This change is as radical as the switch from a live oral test to a recorded one. Generally in life we encounter all kinds of panels, juries, and other deliberation groups that consist of an odd number of members, and there is a reason for that configuration: You eliminate the possibility of a tie, you discard the scenarios where an even number of people can agree to one thing and at the same time another even number of people agree to another making a majority decision very difficult. The odd number gives you unanimity or a tie breaker. In other words, it assures you that there will be a final decision. In the case of the federal court examination a final vote of 3-0 or 2-1.
The new system will no doubt result in many unanimous decisions of pass or fail, but there will be ties, and when the two raters cannot reach a consensus the exam will be sent to another panel who will rate it and decide. The system seems fair, I am not so sure that it will be as quick and efficient as the 3-rater panel, but it seems like a reasonable solution to a tie. I know many of the raters and as far as I can tell, an overwhelming majority have rated exams in the past; many of these interpreter-raters have scored tests under the two previous systems and most of them have demonstrated to be fair and capable. I do not believe that this will make the exam easier or more difficult, I don’t know if this will make it more efficient, and I don’t know yet if this will make it as fair as it has always been in the past. Everything indicates that it will be fine, but to know for sure we have to wait and see. I will be carefully watching the outcome as I am interested to see not only if more people fail under this new system, but also if more people pass. Big changes one way or the other could be a symptom that something is not as it was before. I give them the benefit of the doubt and today I assume that everything will be fine; it is just that a jury of two looks a bit strange. Please share your thoughts on the test and this new rating system.
July 17, 2012 § 6 Comments
Not long ago I had dinner with some colleagues that work in the federal court system. As it always happens with interpreters, we ended up talking shop. Of course, as you all know, this is pretty standard in our profession; however, I was shocked by some of the comments I heard. I learned that despite the fact that the state has over 20 court certified interpreters, the federal courts in Colorado are now hiring non-certified interpreters for all services with the exception of court hearings; and that is not all, I also heard that the CJA attorneys are only approving vouchers for the time “actually worked” by the interpreter. Forget about the full day and half a day rates. I also found out that, ignoring the fact that Chicago has around 15 certified court interpreters, the state of Indiana is hiring non-certified interpreters for hearings, and they are even pairing them with certified interpreters. We all know that each district is its own world, and they set their own policy, but somebody told me that this is happening with the blessing of higher authorities. This is worrisome. I support the idea that if you want to like our profession for a long time, and if you want to make a good living, you need to diversify and interpret conferences, legal, medical, and everything else you can think of.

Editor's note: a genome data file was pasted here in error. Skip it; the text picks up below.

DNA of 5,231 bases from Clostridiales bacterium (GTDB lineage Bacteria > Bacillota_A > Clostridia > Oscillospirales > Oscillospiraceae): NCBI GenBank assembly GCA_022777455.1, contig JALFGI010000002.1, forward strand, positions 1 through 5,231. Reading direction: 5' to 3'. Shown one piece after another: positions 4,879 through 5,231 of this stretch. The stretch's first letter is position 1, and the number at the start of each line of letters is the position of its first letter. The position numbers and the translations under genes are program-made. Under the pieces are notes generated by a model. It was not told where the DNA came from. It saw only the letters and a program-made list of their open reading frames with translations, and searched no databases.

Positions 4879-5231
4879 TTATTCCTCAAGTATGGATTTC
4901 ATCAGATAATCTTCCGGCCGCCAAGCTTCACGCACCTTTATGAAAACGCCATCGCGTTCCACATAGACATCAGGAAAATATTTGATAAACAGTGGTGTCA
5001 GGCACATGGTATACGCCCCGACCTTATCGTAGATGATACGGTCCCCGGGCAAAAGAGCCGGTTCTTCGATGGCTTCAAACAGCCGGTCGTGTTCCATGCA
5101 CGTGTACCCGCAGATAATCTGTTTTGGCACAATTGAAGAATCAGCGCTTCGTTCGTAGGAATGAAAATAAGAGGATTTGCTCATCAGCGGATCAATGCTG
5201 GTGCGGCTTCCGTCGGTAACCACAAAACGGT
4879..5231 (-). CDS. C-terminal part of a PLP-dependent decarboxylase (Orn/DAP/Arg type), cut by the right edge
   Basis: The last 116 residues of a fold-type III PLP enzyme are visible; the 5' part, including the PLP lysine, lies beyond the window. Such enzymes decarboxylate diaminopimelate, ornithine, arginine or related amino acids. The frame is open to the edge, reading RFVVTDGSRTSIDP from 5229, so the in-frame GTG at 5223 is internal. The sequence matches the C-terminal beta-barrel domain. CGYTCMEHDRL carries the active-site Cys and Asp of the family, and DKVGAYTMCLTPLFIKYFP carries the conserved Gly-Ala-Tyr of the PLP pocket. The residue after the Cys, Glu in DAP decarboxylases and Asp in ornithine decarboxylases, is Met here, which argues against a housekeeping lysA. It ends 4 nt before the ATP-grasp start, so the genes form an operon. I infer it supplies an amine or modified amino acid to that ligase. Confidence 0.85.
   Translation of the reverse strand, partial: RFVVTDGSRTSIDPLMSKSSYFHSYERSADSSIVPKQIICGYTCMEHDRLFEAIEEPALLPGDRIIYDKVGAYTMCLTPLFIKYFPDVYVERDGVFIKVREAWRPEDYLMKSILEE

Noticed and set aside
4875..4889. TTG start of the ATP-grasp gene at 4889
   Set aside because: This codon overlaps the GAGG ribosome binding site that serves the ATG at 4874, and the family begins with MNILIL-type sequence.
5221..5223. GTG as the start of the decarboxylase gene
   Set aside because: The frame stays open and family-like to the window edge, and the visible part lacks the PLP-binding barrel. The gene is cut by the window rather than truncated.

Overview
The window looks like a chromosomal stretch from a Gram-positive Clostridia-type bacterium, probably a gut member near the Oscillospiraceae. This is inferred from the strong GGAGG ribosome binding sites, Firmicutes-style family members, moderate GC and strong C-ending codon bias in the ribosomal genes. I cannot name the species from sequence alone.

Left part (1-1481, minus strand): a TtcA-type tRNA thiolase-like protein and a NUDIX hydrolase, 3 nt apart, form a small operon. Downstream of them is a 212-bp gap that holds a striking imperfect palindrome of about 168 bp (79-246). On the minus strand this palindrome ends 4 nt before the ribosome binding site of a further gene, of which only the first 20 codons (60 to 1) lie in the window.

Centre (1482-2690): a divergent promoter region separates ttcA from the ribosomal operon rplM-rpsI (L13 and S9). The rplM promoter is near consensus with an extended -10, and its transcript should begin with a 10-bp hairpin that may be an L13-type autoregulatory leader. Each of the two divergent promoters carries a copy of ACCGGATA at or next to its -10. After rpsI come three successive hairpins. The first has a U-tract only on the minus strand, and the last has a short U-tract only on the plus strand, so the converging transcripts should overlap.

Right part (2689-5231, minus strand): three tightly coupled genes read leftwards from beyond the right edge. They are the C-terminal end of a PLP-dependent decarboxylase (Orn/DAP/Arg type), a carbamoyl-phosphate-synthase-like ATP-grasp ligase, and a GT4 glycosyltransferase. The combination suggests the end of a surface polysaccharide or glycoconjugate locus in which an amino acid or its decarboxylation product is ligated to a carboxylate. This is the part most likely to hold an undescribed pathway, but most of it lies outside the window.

I oppose the position of some independent contractor colleagues who only see themselves as court interpreters and refuse to step outside the box; however, I am very fortunate to live in a place where the court only allows certified court interpreters, but if what I heard is true, I am saddened and frustrated by this information because the certification exam is not easy, because there is a huge quality gap between the interpretation level of certified and non-certified court interpreters, and because the attorneys and judges are going along with the budget guys, giving up the quality of a certified court interpreter in order to save a few bucks. I ask you to tell me if this is what is happening in your area, and if so, what in your opinion can be done to educate the defense bar, the federal bench, and the U.S. Department of Justice so they stop calling all these non-certified interpreters, and let me be very clear that when I say non-certified I am including the consortium certified interpreters because there is no distinction between them and those with another certification or without any certification, they are not certified to work in the federal system. It is that simple.